An integral focus of our curriculum is our signature attribute of social justice. We focus our instruction on advocacy for equity, civic engagement, global citizenship, and international/comparative perspectives. We know that an understanding of, and scholarship in, social justice curriculum enriches classrooms and makes for better educators. Our education faculty are experts in these fields, conducting, presenting, and publishing their own research, as well as facilitating opportunities for student scholarship.
Discover classrooms around the world as an Education major. We strongly encourage our students to study abroad during their time with us. There are numerous benefits to experiencing life in another culture, especially those directly relevant to your area of study—such as a Spanish Education majors studying in South America, or a future history teacher spending a semester in Greece. Only 10% of all college graduates have studied abroad, which makes education abroad an advantage when applying to jobs after graduation.
Most recently, students in ED 372 - Peace Education and Integrated Schools in Northern Ireland and the United States – went to Belfast during the May term 2018 to study, research, and meet with stakeholders involved in the integrated and shared education movements. Students also experienced some of the important heritage sites involved in the Troubles. The trip was documented on Twitter at #Ecedforpeace.
Our students and faculty strongly believe in using education for the benefit of others, and this is evidenced by the emphasis on social justice and service learning within the program, and reinforces the college motto of “Educate for Service”.
Education majors may elect to participate in the Commitment to Community certificate program as an important extension of their coursework. Per the parameters of the certificate program, each student self-selects their community engagement project to complete the required 100 hours, makes key theoretical connections between the activities and their education coursework, participates in group reflection sessions, and maintains a digital portfolio of their work and experiences. Contents of this portfolio are later included in the students’ professional portfolios that are required for graduation and teacher certification.
The Poverty Simulation is a profoundly moving experience. It provokes thought, emotion and insightful conversation about the realities of poverty and how communities and supporting systems need to work cooperatively to address problems. Most importantly, it moves people to get involved and make a difference!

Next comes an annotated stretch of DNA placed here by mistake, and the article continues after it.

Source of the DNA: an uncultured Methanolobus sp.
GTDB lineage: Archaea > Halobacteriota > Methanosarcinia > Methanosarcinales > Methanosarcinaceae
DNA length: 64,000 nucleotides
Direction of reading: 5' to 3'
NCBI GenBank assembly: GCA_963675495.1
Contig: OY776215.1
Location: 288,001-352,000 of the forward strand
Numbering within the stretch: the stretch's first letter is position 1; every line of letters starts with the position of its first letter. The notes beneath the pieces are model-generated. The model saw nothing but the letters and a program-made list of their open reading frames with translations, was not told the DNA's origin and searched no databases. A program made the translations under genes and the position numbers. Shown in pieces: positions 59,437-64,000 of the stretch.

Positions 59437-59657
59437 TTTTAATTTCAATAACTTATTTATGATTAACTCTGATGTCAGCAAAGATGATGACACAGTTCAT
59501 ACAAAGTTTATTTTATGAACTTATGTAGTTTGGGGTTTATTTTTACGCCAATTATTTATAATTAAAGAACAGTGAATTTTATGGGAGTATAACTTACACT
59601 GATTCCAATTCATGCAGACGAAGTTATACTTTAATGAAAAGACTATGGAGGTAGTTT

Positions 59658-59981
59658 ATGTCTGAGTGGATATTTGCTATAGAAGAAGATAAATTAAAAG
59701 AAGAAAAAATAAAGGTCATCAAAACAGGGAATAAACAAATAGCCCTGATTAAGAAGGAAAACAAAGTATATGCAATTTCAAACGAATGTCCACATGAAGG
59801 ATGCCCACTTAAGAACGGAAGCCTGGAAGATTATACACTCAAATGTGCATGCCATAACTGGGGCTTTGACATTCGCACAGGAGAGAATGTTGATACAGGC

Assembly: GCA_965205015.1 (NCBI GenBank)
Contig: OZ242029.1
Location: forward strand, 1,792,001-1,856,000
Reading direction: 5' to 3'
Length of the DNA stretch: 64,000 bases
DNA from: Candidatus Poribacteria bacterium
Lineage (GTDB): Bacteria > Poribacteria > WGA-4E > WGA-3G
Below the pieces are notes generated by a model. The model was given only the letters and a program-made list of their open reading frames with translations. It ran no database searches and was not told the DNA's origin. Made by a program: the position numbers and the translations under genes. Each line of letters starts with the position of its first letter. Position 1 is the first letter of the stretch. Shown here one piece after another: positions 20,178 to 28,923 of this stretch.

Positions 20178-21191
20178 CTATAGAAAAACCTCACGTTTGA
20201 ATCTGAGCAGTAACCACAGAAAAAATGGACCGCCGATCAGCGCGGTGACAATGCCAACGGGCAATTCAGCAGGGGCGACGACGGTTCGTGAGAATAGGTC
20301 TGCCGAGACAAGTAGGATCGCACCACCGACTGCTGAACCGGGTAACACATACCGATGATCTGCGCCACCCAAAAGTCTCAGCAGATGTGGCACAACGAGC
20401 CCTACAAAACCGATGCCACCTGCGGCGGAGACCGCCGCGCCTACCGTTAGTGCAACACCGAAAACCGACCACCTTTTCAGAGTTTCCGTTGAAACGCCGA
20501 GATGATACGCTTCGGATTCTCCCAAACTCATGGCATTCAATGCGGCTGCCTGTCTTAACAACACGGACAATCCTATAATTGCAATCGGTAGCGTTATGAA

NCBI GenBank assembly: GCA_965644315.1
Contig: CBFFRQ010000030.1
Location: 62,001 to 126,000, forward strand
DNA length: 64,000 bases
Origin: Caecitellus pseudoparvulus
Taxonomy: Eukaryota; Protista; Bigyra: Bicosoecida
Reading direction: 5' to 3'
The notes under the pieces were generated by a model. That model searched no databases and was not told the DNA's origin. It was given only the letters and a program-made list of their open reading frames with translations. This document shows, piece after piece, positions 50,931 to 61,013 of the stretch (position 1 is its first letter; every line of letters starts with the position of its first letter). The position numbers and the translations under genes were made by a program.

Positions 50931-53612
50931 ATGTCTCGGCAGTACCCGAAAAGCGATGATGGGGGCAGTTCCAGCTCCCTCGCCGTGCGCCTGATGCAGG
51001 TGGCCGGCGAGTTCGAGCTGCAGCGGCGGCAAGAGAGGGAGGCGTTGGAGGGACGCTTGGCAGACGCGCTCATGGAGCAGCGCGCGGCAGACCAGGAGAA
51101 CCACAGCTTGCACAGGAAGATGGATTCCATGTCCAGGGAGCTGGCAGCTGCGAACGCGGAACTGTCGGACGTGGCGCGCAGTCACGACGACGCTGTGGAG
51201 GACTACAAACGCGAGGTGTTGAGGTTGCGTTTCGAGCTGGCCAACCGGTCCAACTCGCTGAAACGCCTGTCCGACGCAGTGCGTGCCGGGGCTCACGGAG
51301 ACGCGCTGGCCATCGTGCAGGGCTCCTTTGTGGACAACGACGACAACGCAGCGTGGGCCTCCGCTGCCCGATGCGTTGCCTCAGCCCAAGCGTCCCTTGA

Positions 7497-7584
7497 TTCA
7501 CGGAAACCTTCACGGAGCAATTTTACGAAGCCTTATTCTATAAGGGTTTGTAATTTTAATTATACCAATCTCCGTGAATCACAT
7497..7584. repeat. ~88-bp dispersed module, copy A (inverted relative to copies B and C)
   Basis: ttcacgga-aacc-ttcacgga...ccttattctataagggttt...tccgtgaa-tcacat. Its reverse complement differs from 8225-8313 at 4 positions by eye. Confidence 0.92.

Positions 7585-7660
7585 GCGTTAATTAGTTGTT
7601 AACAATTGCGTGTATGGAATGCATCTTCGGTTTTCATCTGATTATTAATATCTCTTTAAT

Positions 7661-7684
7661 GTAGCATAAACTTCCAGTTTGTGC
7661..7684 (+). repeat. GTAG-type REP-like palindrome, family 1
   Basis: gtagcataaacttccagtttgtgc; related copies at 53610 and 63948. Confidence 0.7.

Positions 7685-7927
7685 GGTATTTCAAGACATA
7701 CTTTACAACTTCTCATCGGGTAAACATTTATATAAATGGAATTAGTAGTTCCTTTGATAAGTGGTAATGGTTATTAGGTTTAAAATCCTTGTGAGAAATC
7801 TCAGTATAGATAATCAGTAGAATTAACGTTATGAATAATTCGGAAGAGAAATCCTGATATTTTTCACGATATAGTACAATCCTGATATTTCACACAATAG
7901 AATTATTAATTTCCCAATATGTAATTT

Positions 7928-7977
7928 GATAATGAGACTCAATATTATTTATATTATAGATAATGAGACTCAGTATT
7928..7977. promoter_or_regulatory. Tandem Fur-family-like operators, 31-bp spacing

The Community Action Program (CAP) of Lancaster County's poverty simulation is a series of role playing scenarios that give participants the opportunity to learn about the realities of poverty and its effects. People adopt a new persona and a family profile that they must live with for the duration of the exercise. They must navigate through daily tasks that many of us take for granted. During four, 15-minute "weeks", those assigned adult roles try to maintain their home, feed their families, send their children to school, and maintain utility services while trying to navigate local support and resources. Through simulations, our students are better equipped to aid students and families who may be navigating similar issues.
Education students enrolled in their first semester at Etown College will begin to explore the department's social justice initiative through a common book selection. The Department's common book for 2018-19 is Canaries Reflect on the Mine: Dropouts’ Stories of Schooling by Jeanne Cameron.
Readers see schooling and early school leaving through the eyes of high school dropouts themselves. Cameron’s work “challenges conventional wisdom about dropouts, and shows how the experiences and needs of those who leave school early and those who persist to graduation are more similar than different. Collectively, these young people’s stories evoke a canary-in-the-mine metaphor, one where the canaries exit and the miners remain. They implore us to see the dropout crisis as a symptom of the alienating and dehumanizing school practices advanced by No Child Left Behind and Race to the Top. More importantly, they offer a vision for schooling that lovingly embraces and extends all students’ experiences, enriches their biographies, and celebrates and supports each of their talents and purposes with equal passion”. (IAP, 2017)
The Anna Reese Tempest Distinguished Educator Lecture Series began in memory of Anna Reese Tempest, a graduate of Elizabethtown College Class of 1934, who was dedicated to teaching foreign languages to high school students in the public education system. The fund brings well-respected speakers to campus to provide current education students with exposure to thought-provoking ideas and practices in the field.